Bike rentals for the day are inexpensive. We rented cruisers and toured the 3 mile island, pedaling through parks, cottage-lined streets, past salt water marshes, and even on the beach itself. Trikes and tandem bikes are also available. You can tour the working light house (originally built in 1736), watch freighters head out to sea, and wade in the head waters where Tybee Creek meets the Atlantic.

#2 -Journey Through Bonaventure

Bonaventure Cemetery may seem like an odd addition to a top 5 touring list, but Bonaventure holds the title of one of the most hauntingly beautiful graveyards in the world. It has considerable historical significance, is rich with lore, and in some respects seems more mysterious secret garden than final resting place.

Situated on a bluff of the Wilmington River on the original land of the Bonaventure plantation, the 14.3 acres of Bonaventure’s historic cemetery is landscaped with untamed ancient palms, azaleas, bearded live oaks, and magnolias. But the real allure are the sculptures, monuments, and architecture softly patina-ed by weather and time.

The cemetery was founded in 1846. But since many of its residents were relocated to Bonaventure as soon as it opened, many of the headstones and markers date back much earlier.

A note here. The need for bug spray is the real deal at Bonaventure. A few bugs here and there don’t bother us. Living in the South, they come with the territory. But the warning for repellent is not just for those who can’t stand a mosquito or two. The mosquitoes are abundant enough to carry you, your spouse, and at least one small child clean away.

#1 -Picnic in the Park

Make plans to spend at least one evening with a picnic in Forsyth Park or one of Savannah’s squares mentioned above. Let’s face it. Savannah is great. It’s great for girls’ trips. It’s great for shopping. It’s great for history and sightseeing. But most of all, Savannah is just downright romantic.

What to take on your picnic? Most restaurants will deliver takeout right to your hotel. So plan ahead to call in your order. The grab that takeout bag, a picnic quilt, and head out just before sunset. Plan to spend the whole evening. Of all the things you do in Savannah, slowing down a bit and just enjoying the perfect setting and the one you traveled with will be the thing you remember the most.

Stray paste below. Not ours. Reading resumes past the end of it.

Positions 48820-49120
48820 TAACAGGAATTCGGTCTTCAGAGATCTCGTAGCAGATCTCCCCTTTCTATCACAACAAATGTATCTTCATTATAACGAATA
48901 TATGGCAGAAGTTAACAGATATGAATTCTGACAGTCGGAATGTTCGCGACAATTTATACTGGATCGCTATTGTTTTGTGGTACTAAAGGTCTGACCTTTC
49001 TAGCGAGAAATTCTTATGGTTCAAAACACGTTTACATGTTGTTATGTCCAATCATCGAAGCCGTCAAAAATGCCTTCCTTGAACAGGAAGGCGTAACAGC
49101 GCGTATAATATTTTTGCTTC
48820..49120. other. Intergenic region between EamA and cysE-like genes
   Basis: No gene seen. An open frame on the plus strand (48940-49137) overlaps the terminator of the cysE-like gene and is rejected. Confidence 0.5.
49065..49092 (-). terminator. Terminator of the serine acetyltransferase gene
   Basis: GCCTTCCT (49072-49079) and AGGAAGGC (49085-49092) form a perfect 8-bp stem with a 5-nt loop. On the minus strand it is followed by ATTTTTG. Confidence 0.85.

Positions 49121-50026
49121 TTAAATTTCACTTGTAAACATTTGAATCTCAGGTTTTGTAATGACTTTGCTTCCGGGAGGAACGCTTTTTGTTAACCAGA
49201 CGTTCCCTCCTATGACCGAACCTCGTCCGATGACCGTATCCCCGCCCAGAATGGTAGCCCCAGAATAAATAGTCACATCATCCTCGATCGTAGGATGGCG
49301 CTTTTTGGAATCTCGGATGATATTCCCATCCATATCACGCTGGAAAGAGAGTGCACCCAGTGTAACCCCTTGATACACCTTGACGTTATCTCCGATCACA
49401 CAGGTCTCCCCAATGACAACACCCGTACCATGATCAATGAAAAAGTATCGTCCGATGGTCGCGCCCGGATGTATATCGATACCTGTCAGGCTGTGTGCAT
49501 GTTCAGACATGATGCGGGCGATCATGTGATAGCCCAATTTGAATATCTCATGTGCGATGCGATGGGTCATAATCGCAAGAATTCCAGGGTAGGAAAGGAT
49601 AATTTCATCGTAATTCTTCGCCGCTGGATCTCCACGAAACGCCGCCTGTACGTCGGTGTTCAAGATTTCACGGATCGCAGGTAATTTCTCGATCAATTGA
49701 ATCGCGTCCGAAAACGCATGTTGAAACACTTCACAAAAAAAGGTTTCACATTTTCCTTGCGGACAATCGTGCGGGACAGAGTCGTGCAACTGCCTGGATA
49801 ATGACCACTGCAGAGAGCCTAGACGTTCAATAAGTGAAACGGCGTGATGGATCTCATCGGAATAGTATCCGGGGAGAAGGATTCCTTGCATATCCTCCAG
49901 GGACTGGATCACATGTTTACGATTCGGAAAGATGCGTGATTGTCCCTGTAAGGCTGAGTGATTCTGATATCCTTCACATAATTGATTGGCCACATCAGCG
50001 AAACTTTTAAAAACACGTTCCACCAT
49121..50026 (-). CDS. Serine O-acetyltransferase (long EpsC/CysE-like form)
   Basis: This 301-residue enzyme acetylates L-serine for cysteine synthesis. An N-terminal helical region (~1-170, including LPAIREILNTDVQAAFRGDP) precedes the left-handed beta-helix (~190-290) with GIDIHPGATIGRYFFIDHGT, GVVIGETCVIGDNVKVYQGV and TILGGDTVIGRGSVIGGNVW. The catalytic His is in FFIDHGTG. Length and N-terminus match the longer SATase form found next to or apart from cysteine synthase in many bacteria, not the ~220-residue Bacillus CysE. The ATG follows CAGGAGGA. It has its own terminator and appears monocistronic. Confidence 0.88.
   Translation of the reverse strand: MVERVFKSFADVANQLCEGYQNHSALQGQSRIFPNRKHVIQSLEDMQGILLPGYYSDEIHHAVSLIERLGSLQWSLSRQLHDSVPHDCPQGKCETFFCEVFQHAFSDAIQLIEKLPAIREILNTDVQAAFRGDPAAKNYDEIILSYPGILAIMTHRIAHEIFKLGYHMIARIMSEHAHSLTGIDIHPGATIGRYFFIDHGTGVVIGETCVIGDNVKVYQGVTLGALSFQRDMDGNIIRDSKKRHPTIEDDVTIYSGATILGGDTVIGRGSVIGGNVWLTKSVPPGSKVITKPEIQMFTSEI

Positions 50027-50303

Want to read about another one of the South’s great cities and other things the South has to offer? Try these ASD favorites:


Savannah, GA: Top 5 Things To See & Do

Savannah, Georgia has always been on my bucket list of Southern cities to see. I have dreamed of those long-bearded Georgia live oaks bending, twisting, hanging low over brick-lined paths and quaint streets full of history and charm for years. To be honest, as the Southern girl I am, I’ve felt a little red-faced that I had never been. I mean, wasn’t it some sort of obligation at this point? To visit the city that breathed time, romance, and mystery all at the same time? One our oldest cities?

This summer I finally got my chance. I jumped at it. And Savannah did not disappoint.

Savannah offers plenty for travelers who want to wander arm in arm through the city’s tree-lined streets, historic parks and homes. Established in 1733, Savannah is home to both Revolutionary and Civil War history. Its historic district is easily walkable with a small community feel, seemingly shielded from the rest of the world by curtains of moss and leaves.

But it still manages to maintain a distinct air of sophistication, due largely in part to Savannah College of Art and Design. SCAD dominates much of the historical district, bringing new life and second chances to many of the 100+ year old homes and buildings. You can see its influence in the fashion, food, and atmosphere of the many prim little shops and boutiques that line the streets.

With strong roots in the past and a face toward the future, Savannah is a Southern belle at her finest.

Below is a list of our top 5 must-see’s and do’s from our inaugural trip. We researched and read a lot before going. Sampled a bit of everything while there. And narrowed it down to these top 5 favorites. We focused on the free (or almost free) with the exception of our eats, of course. We do have priorities, you know.

#5 -Wander the Savannah Squares

Take some time to tour the squares. They are the heart of Savannah, and you pretty much have your pick of how you would like to do this. There are trolley tours, carriage rides, bike taxis, and walking tours. We grabbed a map and a downloadable app on our phones and struck out on our own.

Originally laid out on a grid that centered around 4 squares by the city’s first mayor James Oglethorpe when he founded the city and the 13th colony of Georgia, the city now boasts 22 squares. Each square has its own monument or fountain, manicured green space, brick paths, and is surrounded by charming churches, historic homes, shops, and museums.

If you don’t have time to tour all 22 squares. Try Madison, Chippewa, Wright, Monterrey, and Johnson for a good overview of what Savannah has to offer. I personally am quite fond of Reynolds, Orleans, and Lafayette too!

#4 -Eat Dessert

Eat other things too, of course. Just make sure you leave plenty of room for dessert. Two of our favorite places in Savannah were LuLu’s Chocolate Bar and Leopold’s Ice Cream.

LuLu’s has been voted best desserts in Savannah 10 years in a row! All of their cakes, pies, and treats are house made and absolutely indulgent.